By Gagandeep Ghuman
Published: Sept. 28, 2013
Birding enthusiasts in Squamish have found as many as 10 birds unusual to this region flying in our skies.
On May 27 this year, Chris Dale saw a Yellow-breasted Chat, unusual for the Lower Mainland, on the Spit Road.
Two days later, he went there trying to find the Chat but instead found another surprise visitor.
It was a Loggerhead Shrike, a bird rarely found in British Columbia. There have been only two sightings this year in the province.
This May, Marcia Danielson also spotted the Ross’s Goose, another bird unusual for the province.
And seen on the Oceanfront Trail this summer was the Least Flycatcher.
At least 10 birds not native to this region have been found freely roaming our skies.
But it’s not free spirited wanderlust that brings them here.
“Some birds get carried along with the weather,” said local bird enthusiast Chris Dale, a bird enthusiast.
“And you will get certain birds that seem to get confused.”
More bird enthusiasts looking for birds could be another reason for more rare birds being spotted.
“There are more people out and about and more birds are getting noticed,” Dale said.
Last year, there was the Northern Mockingbird, found by Patrick MacNamara near the library.
Then there was the black throated sparrow spotted in the bridge pond area of the estuary.
The Black Throated Sparrow, in fact, is a bird rare to Canada. Only five of these birds have been spotted in the country.
Last year, Hilary Diamond and Wally Fletcher also spotted the Lark Sparrow, rare sight in the Lower Mainland, near the Bridge Pond area of the estuary.
Then, there was the Brown Pelican seen near the boat harbour, the Tundra Swan seen in the central channel of the estuary, and seen around Howe Sound Secondary School, the Snowy Owl, all seen last year, all unusual birds for the Lower Mainland.
Last year, around February, Patrick MacNamara stepped out of the library and saw a curious sight.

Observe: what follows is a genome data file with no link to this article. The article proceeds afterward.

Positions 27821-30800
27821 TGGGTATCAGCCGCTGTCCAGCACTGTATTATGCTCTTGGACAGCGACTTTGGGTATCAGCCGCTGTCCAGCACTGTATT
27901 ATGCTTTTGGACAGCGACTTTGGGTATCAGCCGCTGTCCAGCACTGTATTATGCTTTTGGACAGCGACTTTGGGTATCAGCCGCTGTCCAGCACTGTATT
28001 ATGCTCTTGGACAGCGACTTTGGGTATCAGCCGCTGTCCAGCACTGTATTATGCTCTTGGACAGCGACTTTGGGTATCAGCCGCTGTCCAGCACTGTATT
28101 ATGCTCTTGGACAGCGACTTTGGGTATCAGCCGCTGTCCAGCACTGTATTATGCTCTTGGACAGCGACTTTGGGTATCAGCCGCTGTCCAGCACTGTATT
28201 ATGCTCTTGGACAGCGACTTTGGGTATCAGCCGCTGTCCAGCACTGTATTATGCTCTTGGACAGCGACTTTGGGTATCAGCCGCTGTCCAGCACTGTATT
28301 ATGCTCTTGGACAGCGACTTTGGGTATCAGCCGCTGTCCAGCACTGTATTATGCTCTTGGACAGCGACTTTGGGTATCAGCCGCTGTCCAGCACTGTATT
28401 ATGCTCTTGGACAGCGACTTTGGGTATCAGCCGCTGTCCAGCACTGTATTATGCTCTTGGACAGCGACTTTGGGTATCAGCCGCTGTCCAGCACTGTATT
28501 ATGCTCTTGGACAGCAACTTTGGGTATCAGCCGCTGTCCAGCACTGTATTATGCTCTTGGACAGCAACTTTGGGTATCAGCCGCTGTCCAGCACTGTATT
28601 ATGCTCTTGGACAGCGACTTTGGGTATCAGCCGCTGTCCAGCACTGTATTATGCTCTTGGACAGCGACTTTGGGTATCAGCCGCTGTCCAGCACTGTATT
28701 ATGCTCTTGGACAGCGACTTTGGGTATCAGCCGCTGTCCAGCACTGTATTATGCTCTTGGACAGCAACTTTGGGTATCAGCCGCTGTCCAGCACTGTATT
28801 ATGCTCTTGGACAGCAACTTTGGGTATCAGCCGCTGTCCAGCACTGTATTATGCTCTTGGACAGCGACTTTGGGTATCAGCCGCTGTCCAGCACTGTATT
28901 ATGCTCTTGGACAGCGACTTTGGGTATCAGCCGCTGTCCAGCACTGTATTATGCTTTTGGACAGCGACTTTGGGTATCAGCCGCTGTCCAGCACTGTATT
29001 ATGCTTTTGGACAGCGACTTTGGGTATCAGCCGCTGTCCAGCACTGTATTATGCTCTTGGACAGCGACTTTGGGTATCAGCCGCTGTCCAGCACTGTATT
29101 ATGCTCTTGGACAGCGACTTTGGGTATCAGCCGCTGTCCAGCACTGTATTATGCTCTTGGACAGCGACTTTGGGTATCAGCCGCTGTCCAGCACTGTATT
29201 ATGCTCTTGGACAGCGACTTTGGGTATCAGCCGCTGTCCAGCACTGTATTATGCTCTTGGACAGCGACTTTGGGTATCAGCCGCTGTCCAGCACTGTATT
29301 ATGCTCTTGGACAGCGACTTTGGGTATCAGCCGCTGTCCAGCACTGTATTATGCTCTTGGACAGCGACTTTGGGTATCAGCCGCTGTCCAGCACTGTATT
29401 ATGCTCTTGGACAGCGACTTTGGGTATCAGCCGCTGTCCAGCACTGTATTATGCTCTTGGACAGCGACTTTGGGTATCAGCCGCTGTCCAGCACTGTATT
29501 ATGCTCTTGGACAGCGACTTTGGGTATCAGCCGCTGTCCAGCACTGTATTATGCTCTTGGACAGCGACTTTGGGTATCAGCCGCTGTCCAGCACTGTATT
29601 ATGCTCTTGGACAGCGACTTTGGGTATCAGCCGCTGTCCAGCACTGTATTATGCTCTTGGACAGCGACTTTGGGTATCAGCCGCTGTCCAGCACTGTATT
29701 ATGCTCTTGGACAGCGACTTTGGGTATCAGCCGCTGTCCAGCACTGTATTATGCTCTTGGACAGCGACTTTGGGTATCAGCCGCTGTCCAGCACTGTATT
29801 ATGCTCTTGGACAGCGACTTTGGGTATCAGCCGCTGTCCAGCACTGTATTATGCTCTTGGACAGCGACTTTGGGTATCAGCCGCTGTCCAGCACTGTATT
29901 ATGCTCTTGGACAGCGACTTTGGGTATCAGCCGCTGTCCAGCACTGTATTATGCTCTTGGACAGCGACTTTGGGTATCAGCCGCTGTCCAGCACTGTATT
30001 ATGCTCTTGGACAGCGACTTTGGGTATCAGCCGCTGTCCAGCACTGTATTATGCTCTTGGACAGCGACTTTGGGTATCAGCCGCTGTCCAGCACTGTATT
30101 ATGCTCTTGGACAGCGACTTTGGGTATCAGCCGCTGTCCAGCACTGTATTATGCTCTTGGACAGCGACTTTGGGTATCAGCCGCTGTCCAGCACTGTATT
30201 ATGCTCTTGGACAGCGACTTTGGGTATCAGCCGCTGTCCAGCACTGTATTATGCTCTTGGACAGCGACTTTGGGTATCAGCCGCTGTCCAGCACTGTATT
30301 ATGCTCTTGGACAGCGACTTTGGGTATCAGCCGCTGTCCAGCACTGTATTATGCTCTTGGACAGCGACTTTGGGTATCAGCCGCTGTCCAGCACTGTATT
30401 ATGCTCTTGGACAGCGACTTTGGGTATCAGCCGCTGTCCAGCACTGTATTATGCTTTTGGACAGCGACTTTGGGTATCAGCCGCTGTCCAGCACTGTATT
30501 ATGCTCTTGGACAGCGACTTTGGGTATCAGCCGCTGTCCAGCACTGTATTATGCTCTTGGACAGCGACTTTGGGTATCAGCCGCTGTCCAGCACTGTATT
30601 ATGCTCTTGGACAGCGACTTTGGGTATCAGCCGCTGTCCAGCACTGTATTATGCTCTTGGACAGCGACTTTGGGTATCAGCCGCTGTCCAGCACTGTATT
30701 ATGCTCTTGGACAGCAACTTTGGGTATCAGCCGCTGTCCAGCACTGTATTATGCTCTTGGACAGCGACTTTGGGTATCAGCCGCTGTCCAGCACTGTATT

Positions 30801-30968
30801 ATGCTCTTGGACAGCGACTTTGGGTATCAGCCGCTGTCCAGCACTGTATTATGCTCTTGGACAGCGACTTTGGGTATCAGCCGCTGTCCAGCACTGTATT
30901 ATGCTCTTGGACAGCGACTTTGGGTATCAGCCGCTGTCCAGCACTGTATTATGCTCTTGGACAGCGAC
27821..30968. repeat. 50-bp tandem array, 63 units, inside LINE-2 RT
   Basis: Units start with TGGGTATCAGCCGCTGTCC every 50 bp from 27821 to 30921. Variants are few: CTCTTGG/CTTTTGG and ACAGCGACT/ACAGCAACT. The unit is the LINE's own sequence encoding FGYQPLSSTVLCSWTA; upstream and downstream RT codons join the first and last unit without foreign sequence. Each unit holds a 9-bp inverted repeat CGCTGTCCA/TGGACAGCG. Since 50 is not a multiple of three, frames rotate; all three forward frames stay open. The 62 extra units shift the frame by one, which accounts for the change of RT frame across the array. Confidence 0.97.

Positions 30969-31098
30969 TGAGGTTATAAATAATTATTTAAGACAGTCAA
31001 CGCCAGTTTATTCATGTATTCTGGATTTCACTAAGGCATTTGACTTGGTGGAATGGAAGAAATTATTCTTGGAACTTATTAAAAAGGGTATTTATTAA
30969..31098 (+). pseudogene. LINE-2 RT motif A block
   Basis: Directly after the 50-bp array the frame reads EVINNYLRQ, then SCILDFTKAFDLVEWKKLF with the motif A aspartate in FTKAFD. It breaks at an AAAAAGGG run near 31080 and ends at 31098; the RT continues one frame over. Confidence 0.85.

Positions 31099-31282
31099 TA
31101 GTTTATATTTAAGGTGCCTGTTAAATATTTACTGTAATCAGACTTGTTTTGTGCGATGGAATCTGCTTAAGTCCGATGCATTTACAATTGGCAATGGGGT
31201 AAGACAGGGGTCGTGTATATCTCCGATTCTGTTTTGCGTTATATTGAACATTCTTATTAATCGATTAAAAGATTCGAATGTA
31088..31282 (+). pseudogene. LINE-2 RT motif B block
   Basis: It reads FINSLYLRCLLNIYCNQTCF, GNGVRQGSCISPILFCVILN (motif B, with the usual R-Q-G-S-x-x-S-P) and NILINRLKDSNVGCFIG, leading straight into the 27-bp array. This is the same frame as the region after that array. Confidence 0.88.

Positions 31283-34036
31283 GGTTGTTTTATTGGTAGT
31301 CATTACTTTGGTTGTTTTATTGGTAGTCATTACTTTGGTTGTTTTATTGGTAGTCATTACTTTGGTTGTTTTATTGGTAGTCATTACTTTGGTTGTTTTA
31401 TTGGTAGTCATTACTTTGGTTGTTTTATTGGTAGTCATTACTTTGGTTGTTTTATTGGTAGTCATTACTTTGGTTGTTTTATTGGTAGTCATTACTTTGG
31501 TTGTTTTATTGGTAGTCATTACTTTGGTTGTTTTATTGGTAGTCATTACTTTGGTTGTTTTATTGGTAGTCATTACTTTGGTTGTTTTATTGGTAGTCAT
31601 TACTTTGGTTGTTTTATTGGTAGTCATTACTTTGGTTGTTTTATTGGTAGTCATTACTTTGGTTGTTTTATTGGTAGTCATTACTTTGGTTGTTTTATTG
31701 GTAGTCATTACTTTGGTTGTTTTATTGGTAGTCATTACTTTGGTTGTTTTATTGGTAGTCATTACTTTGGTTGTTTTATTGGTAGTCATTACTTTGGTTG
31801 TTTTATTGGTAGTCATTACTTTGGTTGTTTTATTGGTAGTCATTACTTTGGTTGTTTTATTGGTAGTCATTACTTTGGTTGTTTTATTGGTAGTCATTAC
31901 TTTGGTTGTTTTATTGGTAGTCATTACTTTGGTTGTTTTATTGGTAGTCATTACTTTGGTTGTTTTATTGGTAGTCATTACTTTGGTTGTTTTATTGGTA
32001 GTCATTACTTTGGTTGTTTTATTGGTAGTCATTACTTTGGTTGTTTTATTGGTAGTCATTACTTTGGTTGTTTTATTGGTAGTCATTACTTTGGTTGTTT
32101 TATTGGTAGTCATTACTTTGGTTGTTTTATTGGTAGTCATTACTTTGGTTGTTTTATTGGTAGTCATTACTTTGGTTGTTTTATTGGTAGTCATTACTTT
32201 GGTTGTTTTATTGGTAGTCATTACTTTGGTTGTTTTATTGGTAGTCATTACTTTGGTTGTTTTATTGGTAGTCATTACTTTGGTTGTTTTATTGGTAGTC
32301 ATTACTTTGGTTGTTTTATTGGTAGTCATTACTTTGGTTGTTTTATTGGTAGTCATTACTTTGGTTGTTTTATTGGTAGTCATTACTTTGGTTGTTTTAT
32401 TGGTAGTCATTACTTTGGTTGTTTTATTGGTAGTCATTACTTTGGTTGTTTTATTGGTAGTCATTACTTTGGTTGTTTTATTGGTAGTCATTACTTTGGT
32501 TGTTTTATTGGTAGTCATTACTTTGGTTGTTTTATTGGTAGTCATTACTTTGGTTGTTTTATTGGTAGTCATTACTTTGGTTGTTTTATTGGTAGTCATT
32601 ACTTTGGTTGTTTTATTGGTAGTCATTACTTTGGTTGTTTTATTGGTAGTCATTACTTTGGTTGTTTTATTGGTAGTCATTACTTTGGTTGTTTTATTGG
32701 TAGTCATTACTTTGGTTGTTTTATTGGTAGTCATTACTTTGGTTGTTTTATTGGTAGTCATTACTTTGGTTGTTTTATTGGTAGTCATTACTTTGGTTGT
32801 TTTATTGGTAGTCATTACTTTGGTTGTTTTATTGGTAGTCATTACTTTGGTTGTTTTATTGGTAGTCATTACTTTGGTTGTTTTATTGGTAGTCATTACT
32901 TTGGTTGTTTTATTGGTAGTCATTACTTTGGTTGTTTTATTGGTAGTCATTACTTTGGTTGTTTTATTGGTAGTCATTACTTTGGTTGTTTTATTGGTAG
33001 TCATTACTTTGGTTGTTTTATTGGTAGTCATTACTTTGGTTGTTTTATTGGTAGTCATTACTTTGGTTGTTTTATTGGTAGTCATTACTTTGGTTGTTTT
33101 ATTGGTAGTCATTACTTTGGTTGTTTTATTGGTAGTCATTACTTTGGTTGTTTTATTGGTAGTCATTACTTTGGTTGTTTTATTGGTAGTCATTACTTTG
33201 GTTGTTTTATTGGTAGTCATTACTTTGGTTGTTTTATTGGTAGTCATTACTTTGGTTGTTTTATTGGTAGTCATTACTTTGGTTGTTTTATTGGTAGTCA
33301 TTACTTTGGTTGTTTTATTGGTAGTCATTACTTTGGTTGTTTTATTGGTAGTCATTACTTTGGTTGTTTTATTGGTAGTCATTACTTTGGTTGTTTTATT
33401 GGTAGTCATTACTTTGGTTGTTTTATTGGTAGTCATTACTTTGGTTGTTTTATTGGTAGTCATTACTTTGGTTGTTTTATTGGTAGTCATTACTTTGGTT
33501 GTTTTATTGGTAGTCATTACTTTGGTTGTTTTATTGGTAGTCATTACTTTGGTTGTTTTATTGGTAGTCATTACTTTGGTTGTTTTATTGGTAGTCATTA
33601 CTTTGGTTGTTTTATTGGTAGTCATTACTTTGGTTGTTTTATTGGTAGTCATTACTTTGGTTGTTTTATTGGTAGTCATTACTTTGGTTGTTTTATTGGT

There on the lawn of a house right across from the library, a bird flashed its wings, folding them in and turning them out. Then it ran a little, stood still, and flashed its wings again.
MacNamara stood there enchanted.
An avid birder, MacNamara watched closely, came home, checked out his bird guide, and concluded he had seen a Northern Shrike Bird.
What he had seen, in fact, was a Northern Mockingbird, a bird unusual for B.C.
The Northern Mockingbird breeds in southeastern Canada, the United States, Northern Mexico, the Bahamas, the Cayman Island, and the Greater Antilles.
It seemed to like Squamish and stayed around.
He last saw the bird in May staking out a place on the Holly tree across from the Squamish United Church on Fourth Ave.
“He was chasing all the robins away, it was quite a sight,” said MacNamara, chuckling at the memory.
The bird was last seen in Pemberton last year, he added.
Retired and with ‘time to kill,’ he has been keeping an eye out for the Mockingbird, but so far, no luck.
Perhaps you will spot it.
If you are interested in pursuing birding as a hobby or are just interested in it, you can join local bird enthusiasts every second Monday as they walk the estuary and other parts of the town for monthly bird counts.
More details can be found on www.squamishenvironment.ca